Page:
Thursday 16 March 2023

BFI Flare: The Five Devils (Léa Mysius, 2022)

Five years and numerous screenplays on from her directorial feature debut Ava, Léa Mysius once again steps behind the camera for The Five Devils, which screens today and tomorrow at BFI Flare.  As a screenwriter, Mysius has collaborated with the likes of Arnaud Desplechin, Claire Denis, Jacques Audiard and André Téchiné, and that The Five Devils can hold its own against anything else in Mysius' filmography says much about its tremendous quality.  Of the films Mysius has written for and with others, Desplechin's somewhat underrated Ismael's Ghosts—a quite wonderful distillation of its director's main themes—is the one that has most in common with The Five Devils; both films are narratively complex works that deal with past trauma in a sophisticated, nuanced way.  Perhaps what is most striking about The Five Devils is that at no point does it feel like the work of a director who has made just one previous feature.   

Of course, it is quite reasonable to conclude that Mysius' projects with Denis, Audiard et al. have allowed her to develop as a filmmaker in a way that goes far beyond the experience of writing and directing Ava.  In Ava, Mysius drew a brave, César-nominated turn from the excellent Laure Calamy, and The Five Devils features an equally impressive lead performance, with Blue Is the Warmest Colour's Adèle Exarchopoulos stepping up as put-upon swimming instructor Joanne.  Joanne's young daughter Vicky (Sally Dramé)—who is relentlessly bullied by her schoolmates on account of her hairstyle—possesses an otherworldly ability to both detect and recreate scents.  Vicky's dad, taciturn fireman Jimmy (Moustapha Mbengue), is a somewhat distant husband to Joanne, and the strain on the couple's marriage increases with the arrival of Jimmy's sister Julia (Swala Emati), who lodges with the family upon her release from prison.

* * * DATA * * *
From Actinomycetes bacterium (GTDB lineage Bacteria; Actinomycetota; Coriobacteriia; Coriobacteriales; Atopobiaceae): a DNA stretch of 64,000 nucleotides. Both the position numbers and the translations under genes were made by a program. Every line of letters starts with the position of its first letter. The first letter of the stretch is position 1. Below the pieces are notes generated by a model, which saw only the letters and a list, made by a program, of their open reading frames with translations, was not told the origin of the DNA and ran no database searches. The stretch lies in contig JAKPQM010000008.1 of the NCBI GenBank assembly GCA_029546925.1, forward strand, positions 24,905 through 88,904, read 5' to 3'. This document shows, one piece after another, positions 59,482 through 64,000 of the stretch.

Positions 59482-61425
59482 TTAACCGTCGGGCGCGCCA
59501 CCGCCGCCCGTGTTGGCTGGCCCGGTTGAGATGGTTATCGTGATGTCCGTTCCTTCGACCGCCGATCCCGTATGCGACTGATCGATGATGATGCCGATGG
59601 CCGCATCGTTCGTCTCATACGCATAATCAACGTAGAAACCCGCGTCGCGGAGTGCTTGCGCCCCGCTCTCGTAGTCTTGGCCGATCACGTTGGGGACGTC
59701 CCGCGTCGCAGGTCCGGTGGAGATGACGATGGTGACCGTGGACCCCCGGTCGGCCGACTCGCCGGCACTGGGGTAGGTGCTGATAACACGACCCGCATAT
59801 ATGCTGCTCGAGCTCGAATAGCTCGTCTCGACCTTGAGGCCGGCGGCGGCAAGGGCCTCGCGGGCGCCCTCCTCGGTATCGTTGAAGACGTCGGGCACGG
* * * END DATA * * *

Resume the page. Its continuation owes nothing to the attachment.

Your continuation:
With the sole exception of Jimmy, no one is pleased to see Julia back in town.  Vicky—who immediately noticed the scent of alcohol on her aunt—sets about digging into Julia's murky past, and to do this she uses her finely tuned sense of smell to travel back in time.  From this point on, the narrative seesaws between past and present, often with no clear signpost as to which is which; Vicky's appearance is identical in both timelines, while her parents and Julia look much the same then as now.  The main temporal reference point takes the form of Joanne's colleague Nadine (Daphné Patakia) who, in the present day, bears severe facial scars.  As the film progresses and Vicky continues her forays into the past, the backstories of Joanne, Nadine, Jimmy and Julia are filled in; it isn't a spoiler to say that there aren't many uplifting moments to be had as Vicky navigates this minefield of memories—although a karaoke rendition of Bonnie Tyler's "Total Eclipse of the Heart" provides a few minutes of near-levity.

The Five Devils' brand of magical realism strongly recalls that of Céline Sciamma's Petite Maman, but whereas that film saw time travel bringing comfort to its young protagonist, The Five Devils uses memories merely to illuminate the present.  Despite the warmth of its tactile 35mm cinematography, Mysius' film is, at its core, as icy as the lake that Joanne regularly uses for early morning dips (despite presumably having free, unlimited use of a heated indoor pool—read into that what you will).  Exarchopoulos and Dramé give superb performances as the mother and daughter caught in the maelstrom of the past, while Belgian actress Patakia makes the most of her limited screen time to impress as Nadine, who is arguably the most intriguing character in a film that is by no means short on mystery.  Criminally overlooked at last month's Césars, where its solitary nomination (for Guillaume Marien's fine visual effects) predictably came to nothing, The Five Devils is a terrific, mature and highly intelligent work, one that demands repeated viewing. 

Darren Arnold

Images: Le Pacte